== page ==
Co-creation has to be organized, managed and facilitated. A group of customers or professionals – their passions, interests and energy notwithstanding – are at best mere potential for value creation. In order for this potential to materialize, collaborators need resources and processes to convert their creativity into tangible value. In certain cases, resources such as software applications may be easily available. For example, because members of TopCoder’s global development community are professionals, they have easy and open access to tools like Linux, Java, Visual C++,VM Ware, PHP and Dreamweaver for building software or applications. But when working with nonprofessional stakeholders, providing collaborative tools may take priority, because without them the hoped-for co-creation event would remain grounded.
Pioneered and made popular by IBM, Innovation Jams are large-scale internet-enabled brainstorming events that focus the creative energy of participants on complex issues, such as:
- Identifying business opportunities for placing future strategic bets.
- Building businesses around customer solutions rather than technologies.
- Transforming an organization’s culture.
The concept of jamming is not new; John Kao’s 1997 book on business creativity and innovation is called Jamming. What is new is the magniﬁed scale on which effective collaboration can occur because of the Internet. Innovation jams attempt to push the boundaries of current solutions by unleashing the collaborative imagination and creativity of Jam participants. Co-creation tools for generating and developing ideas Co-creation tools help a company play three key roles: connect with customers’ ideas, select which ideas to pursue and then convert the selected ideas into tangible customer value. Generating and selecting tools At the front end of the co-creation continuum, the emphasis is on generation and selection of ideas. Consequently, tools like listening (Blizzard, Pitney-Bowes), dedicated websites (Nokia beta labs), and contests (Jovoto, Frito Lay, Electrolux) are frequently used to help companies connect with customers’ ideas. Once ideas are generated, the task of selecting which ones to pursue for development still remains. Companies will usually rely on a mix of collaborator input, like voting and their own judgment of market interest to determine which ideas to take to development. An interesting forum for jointly addressing the generation and selection of ideas is prediction or idea markets. In these markets, collaborators bid up or down the value of ideas based on their attractiveness, very much like traders bid up or down the prices of stocks on a stock market. In recent years, several companies like HP, Motorola, IBM, GE and Nokia have experimented with these markets to improve the quality of their internal forecasts and decision-making.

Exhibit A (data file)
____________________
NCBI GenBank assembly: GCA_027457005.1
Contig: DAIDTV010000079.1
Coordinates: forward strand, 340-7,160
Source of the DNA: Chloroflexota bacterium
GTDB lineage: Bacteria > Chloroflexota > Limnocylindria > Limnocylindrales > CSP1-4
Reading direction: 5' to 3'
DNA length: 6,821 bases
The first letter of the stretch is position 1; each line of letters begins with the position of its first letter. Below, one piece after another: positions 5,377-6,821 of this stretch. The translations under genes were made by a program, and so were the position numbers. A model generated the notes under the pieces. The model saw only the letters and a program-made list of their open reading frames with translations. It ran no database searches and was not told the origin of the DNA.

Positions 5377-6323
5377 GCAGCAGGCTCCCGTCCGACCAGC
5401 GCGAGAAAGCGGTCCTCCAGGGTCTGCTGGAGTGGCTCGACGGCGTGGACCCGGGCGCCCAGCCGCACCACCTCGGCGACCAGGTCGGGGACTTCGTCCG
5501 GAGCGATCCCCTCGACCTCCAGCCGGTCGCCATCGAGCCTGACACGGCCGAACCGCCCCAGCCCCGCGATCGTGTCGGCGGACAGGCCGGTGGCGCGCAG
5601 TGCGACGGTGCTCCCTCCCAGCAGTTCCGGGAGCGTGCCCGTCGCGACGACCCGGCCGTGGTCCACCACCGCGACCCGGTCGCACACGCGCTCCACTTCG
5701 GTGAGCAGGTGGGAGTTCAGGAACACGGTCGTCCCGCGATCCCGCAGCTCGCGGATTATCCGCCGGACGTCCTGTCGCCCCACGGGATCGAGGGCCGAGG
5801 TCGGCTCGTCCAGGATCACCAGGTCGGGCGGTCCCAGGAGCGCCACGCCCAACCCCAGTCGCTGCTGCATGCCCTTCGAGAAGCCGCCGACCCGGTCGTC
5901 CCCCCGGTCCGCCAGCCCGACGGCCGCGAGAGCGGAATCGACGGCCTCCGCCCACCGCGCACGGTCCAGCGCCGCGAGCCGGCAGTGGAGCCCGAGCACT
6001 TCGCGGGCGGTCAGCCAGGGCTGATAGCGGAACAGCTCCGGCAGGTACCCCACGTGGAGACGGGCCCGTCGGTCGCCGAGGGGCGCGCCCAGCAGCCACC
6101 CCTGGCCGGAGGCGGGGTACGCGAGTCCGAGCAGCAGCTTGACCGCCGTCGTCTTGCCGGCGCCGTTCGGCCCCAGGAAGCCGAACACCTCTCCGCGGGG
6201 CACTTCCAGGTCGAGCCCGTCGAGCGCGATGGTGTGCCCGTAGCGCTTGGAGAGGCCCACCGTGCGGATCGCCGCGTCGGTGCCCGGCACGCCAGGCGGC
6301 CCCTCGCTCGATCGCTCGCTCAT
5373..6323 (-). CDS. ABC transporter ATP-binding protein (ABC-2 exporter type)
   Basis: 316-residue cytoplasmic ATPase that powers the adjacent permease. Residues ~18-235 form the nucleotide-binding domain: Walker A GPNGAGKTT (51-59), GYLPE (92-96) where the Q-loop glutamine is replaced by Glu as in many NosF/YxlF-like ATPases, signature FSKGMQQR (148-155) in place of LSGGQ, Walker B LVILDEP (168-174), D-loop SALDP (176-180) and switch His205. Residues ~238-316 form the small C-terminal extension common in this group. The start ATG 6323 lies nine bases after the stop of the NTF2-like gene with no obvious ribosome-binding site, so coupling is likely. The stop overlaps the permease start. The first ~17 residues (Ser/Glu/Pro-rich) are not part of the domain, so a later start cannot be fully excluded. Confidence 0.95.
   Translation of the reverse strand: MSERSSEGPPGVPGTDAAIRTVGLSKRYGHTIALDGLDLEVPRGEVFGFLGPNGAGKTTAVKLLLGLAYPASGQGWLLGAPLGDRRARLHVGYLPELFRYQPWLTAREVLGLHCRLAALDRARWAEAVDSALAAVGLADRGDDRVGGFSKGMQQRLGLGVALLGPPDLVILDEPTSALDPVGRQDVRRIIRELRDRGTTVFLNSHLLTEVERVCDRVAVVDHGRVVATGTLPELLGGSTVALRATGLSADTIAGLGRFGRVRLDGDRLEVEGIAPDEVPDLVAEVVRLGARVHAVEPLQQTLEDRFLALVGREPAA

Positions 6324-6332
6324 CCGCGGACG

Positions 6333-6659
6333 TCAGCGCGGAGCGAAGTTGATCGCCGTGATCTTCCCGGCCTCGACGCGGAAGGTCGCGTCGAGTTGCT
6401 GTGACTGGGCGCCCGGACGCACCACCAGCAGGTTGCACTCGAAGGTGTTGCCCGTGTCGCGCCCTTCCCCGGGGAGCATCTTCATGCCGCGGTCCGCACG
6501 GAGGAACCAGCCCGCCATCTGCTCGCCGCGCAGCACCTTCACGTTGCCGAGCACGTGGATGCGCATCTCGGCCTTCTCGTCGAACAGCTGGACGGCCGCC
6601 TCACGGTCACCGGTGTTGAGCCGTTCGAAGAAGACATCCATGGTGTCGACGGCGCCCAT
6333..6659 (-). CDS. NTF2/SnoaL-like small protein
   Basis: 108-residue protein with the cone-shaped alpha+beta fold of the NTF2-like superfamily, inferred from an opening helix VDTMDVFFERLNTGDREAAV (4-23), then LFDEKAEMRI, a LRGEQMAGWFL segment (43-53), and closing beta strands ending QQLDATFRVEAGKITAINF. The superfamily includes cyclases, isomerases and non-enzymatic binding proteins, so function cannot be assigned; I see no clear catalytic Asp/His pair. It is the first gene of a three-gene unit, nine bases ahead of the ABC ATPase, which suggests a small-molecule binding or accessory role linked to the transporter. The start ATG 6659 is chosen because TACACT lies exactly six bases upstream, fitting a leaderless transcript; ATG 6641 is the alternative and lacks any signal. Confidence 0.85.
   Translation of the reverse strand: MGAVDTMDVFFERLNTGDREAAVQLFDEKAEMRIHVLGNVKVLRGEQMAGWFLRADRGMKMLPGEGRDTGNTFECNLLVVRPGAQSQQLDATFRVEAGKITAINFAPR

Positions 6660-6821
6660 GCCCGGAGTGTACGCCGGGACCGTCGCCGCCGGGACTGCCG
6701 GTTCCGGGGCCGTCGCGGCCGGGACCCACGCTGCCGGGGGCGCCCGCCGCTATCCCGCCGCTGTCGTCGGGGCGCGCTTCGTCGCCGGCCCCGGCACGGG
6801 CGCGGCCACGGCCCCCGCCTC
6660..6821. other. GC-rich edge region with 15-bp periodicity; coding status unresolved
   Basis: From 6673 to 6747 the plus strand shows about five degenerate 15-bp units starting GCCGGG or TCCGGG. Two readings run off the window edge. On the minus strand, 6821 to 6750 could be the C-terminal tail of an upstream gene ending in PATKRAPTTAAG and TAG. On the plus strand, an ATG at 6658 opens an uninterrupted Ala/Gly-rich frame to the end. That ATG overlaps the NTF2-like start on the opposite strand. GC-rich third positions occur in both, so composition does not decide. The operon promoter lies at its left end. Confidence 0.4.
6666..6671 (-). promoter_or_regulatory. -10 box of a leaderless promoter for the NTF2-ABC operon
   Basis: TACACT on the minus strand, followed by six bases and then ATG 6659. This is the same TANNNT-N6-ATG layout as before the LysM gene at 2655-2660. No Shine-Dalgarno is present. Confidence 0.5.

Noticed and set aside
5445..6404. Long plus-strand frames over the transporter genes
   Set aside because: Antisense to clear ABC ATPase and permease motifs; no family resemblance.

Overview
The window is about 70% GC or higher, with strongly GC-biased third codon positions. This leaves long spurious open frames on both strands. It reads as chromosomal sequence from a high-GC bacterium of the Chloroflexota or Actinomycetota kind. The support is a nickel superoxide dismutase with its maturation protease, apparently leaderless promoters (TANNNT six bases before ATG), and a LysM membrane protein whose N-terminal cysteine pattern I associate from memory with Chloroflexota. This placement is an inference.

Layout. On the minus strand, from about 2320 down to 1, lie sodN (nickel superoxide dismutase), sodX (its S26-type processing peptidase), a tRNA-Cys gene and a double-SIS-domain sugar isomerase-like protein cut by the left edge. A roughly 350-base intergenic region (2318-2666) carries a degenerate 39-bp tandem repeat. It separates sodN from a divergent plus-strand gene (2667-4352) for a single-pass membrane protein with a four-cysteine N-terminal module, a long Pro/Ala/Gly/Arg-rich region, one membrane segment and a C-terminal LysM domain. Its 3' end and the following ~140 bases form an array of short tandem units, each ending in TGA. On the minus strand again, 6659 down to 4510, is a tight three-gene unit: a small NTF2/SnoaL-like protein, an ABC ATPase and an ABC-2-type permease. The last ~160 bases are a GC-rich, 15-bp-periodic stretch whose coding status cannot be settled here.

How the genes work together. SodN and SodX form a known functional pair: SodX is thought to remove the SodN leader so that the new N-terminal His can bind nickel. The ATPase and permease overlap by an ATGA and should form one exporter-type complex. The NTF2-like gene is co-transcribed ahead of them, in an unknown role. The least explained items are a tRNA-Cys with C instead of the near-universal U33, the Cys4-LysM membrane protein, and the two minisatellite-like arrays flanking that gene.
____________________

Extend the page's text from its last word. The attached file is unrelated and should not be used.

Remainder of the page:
Once ideas are selected, the focus shifts to development, reﬁnement and commercialization. At this stage companies use tools like simulation, experimentation, toolkits and prototypes to move speedily from idea to the development of the ﬁnal value proposition.
Simulation – These technologies have been instrumental in transforming innovation from a ‘‘show and tell world,’’ to a ‘‘show, ask and suggest world.’’ Simulation technologies allow customers to experience a potential innovation in a virtual environment and make productive suggestions on how it could be reﬁned and improved.
Play and experiment – Approved collaborators can download beta applications and play with them. It is only after they have had sufﬁcient time to experience the software and its features, through play, that the collaborators can help reﬁne, improve and re-create speciﬁc aspects of the product.